President Obama and his wife were out of town on that evening of Nov. 11, 2011, but their younger daughter, Sasha, and Michelle Obama’s mother, Marian Robinson, were inside, while older daughter Malia was expected back any moment from an outing with friends.

Following a federal investigation and a number of negative media reports (including this New Yorker article), the New York City Corrections Department announced this week it would stop putting juveniles in solitary confinement. One of the most striking approaches to covering this long-running story, which, as you can imagine, is difficult to portray visually, is a 5-minute, black-and-white animation, one element of a comprehensive, ongoing investigation of the solitary confinement issue by the Center for Investigative Reporting. Produced by Michael Schiller, with reporting by Trey Bundy and Daffodil Altan, the animation uses bold illustrations by Anna Vignet to accompany an audio interview with a former juvenile inmate.*

The loss of land in Louisiana has been the subject of several interesting projects, among them strong pieces by 2013 Nieman Fellow Brett Anderson in the online publication Matter  and a collaboration by ProPublica and The Lens, a nonprofit newsroom in New Orleans. But for its lede alone, this New Republic story by Nathaniel Rich is worth your time:

“In response to complaints some years ago about blocked plumbing along New Orleans’ Claiborne Avenue, city workers opened up the sewer main and found a human nose. Following the line down the avenue, popping open manholes and looking inside, they discovered ears, fingers, fingernails, shriveled flaps of skin, viscera. Where had it all come from?”

How could you not want to keep reading that?

Storyboard welcomes suggestions for our 3 for 2 feature. Send stories you think we should read, watch or hear to

*(Full disclosure: I have done occasional consulting for CIR but did not work on this project; I just think it’s cool.)





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Best of the best of the best? Thu, 02 Oct 2014 14:15:00 +0000 Here’s a highly curated list for you. Robert Atwan, the editor of the “Best American Essays” series, has selected for the Publishers Weekly website his top 10 essays since 1950. Atwan is careful to point out that he chose the best essays, not the best essayists, and that to make the winnowing easier, he eliminated from consideration examples of New Journalism, including work by Gay Talese and Tom Wolfe. So, what’s left?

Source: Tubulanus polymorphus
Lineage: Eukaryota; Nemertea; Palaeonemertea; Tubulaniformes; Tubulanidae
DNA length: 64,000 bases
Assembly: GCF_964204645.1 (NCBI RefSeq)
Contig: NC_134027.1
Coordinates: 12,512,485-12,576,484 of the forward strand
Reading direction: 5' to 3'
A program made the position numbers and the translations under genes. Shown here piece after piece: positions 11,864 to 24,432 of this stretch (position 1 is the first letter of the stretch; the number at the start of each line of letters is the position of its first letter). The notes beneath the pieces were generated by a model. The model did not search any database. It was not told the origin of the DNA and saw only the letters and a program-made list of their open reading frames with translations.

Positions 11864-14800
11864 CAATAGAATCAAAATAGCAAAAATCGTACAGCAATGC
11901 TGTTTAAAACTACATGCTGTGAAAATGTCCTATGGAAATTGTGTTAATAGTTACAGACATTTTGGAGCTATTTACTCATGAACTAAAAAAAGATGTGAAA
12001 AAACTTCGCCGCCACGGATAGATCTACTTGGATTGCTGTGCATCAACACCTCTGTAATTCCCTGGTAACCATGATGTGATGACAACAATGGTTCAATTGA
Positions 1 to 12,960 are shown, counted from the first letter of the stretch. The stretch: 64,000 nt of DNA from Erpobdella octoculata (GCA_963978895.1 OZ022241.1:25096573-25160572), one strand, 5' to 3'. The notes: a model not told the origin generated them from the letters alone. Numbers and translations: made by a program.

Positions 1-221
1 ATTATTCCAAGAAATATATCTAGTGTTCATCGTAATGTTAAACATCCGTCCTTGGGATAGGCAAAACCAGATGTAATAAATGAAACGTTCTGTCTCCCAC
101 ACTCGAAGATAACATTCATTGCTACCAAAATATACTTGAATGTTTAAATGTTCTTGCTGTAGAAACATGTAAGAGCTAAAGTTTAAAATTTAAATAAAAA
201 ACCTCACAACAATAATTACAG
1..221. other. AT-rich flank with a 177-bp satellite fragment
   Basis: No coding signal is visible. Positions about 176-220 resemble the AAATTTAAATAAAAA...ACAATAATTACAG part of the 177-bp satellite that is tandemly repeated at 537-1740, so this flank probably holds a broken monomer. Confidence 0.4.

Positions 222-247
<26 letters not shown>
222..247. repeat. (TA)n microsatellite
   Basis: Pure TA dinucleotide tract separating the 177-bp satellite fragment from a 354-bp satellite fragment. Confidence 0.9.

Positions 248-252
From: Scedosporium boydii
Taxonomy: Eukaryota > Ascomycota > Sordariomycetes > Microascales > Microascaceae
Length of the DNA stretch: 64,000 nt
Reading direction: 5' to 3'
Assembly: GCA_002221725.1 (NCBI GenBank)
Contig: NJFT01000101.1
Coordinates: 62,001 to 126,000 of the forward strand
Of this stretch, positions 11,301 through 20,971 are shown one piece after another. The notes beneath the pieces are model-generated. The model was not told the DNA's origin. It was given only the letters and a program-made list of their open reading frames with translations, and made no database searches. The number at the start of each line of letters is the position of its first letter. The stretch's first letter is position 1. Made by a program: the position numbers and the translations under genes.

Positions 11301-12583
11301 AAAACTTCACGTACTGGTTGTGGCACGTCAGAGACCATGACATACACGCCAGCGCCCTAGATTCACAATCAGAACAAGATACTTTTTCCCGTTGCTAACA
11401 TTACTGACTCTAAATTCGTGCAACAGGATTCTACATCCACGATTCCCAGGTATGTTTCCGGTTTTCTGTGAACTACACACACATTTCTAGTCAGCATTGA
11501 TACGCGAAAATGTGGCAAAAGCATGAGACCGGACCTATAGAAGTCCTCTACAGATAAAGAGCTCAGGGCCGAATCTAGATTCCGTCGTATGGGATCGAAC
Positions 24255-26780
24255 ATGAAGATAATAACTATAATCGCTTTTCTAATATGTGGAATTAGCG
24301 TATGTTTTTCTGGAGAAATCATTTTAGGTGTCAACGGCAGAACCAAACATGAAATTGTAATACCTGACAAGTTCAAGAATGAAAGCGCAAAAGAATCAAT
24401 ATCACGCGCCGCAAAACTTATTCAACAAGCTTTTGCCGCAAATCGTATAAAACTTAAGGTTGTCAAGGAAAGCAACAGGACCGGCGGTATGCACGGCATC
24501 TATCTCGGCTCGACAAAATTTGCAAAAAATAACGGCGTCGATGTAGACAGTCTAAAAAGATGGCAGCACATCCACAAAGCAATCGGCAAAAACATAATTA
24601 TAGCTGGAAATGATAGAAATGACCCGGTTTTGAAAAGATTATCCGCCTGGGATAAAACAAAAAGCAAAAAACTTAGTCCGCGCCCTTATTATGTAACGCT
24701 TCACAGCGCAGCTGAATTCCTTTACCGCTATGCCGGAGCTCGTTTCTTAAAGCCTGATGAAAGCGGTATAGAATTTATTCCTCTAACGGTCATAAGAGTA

Well, the list, which is in chronological order, begins with James Baldwin’s “Notes of a Native Son,” which originally appeared in Harper’s in 1955. About this piece, in which Baldwin examines his difficult relationship with his father and his racial identity, Atwan writes:

“Some today may question the relevance of the essay in our brave new “post-racial” world, though Baldwin considered the essay still relevant in 1984 and, had he lived to see it, the election of Barak Obama may not have changed his mind. However you view the racial politics, the prose is undeniably hypnotic, beautifully modulated and yet full of urgency.”

The list concludes with David Foster Wallace’s “Consider the Lobster,” from Gourmet, in 2004, which recounts his visit to the annual Maine Lobster Festival. Wallace’s work, Atwan argues, is often mistaken for traditional magazine journalism:

“Those factually-driven, expansive pieces on the Illinois State Fair, a luxury cruise ship, the adult video awards, or John McCain’s 2000 presidential campaign—but once you uncover the disguise and get inside them you are in the midst of essayistic genius.”

Situated between these bookends are Joan Didion and John McPhee and Annie Dillard, among others. And left behind, of course, are all kinds of questions — nothing since 2004? — and, for essay enthusiasts, inevitable quibbles about what didn’t make the honor roll — not Maya Angelou’s “I Know Why the Caged Bird Sings?”

You can read the entire list, with links to most of the essays, here.




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Barbara Mahany and the spiritual landscape Wed, 01 Oct 2014 12:21:00 +0000 Editor’s Note: Welcome to the newest installment of “Writing the Book,” an occasional Storyboard feature in which journalists turned authors discuss the challenges of creating their work. In this essay, freelancer and 2013 Nieman affiliate Barbara Mahany explores how she approached writing about the sometimes uncomfortable issue of spirituality in her upcoming book, “Slowing Time: Seeing the Sacred Outside Your Kitchen Door,” which Publishers Weekly recently named one of the top 10 religion books of fall 2014. You can find the archive of “Writing the Book” here.

Barbara Mahany

Barbara Mahany

I’ve written about my mother’s cancer. And the string bean of an unborn baby who slipped through my fingers in the dark of the hollowest night, amid clots of blood and a wail of primal grief.